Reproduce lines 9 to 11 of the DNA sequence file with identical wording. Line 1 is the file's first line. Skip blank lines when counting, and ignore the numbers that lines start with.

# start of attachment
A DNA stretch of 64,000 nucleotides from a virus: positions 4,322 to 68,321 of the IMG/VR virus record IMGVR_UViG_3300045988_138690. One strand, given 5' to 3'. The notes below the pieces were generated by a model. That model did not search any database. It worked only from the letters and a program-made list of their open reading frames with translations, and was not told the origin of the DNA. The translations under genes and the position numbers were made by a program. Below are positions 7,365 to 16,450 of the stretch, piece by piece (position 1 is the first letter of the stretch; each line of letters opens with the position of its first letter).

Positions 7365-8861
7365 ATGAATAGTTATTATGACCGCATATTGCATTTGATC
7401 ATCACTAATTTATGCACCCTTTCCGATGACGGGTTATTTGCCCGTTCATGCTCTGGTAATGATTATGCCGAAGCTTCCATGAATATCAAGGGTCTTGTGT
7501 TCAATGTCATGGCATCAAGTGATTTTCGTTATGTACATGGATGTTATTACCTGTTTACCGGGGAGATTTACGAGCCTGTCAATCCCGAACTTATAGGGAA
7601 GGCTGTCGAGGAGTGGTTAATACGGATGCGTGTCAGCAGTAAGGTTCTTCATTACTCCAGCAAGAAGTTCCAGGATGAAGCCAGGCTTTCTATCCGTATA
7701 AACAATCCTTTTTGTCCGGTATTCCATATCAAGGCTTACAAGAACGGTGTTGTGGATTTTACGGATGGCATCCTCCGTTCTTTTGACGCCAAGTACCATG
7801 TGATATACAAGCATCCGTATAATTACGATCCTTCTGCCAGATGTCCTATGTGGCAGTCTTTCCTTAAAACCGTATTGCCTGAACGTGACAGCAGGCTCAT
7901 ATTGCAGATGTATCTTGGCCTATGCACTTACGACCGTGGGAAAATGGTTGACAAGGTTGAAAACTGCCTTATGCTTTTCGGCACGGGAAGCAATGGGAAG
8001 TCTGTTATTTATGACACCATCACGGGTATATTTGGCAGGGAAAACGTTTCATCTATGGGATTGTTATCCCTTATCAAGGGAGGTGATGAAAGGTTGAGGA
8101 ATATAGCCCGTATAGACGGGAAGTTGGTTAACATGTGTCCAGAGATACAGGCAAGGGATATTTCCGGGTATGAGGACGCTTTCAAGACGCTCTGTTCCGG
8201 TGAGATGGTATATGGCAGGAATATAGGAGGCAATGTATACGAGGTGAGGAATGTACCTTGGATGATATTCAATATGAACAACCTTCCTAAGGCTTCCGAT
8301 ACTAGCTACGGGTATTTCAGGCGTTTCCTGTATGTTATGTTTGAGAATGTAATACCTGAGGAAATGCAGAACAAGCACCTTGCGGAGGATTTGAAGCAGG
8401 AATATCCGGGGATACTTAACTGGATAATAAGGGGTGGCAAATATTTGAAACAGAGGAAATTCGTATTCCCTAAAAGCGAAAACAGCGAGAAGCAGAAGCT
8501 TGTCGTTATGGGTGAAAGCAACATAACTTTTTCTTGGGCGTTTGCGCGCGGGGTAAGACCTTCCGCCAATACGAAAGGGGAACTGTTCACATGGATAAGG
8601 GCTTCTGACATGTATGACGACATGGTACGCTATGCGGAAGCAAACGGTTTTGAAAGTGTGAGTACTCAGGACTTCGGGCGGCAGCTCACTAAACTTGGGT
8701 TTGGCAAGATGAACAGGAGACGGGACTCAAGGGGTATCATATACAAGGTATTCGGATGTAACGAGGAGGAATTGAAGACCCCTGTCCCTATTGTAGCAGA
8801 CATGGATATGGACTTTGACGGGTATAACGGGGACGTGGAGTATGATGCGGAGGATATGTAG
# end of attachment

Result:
7901 ATTGCAGATGTATCTTGGCCTATGCACTTACGACCGTGGGAAAATGGTTGACAAGGTTGAAAACTGCCTTATGCTTTTCGGCACGGGAAGCAATGGGAAG
8001 TCTGTTATTTATGACACCATCACGGGTATATTTGGCAGGGAAAACGTTTCATCTATGGGATTGTTATCCCTTATCAAGGGAGGTGATGAAAGGTTGAGGA
8101 ATATAGCCCGTATAGACGGGAAGTTGGTTAACATGTGTCCAGAGATACAGGCAAGGGATATTTCCGGGTATGAGGACGCTTTCAAGACGCTCTGTTCCGG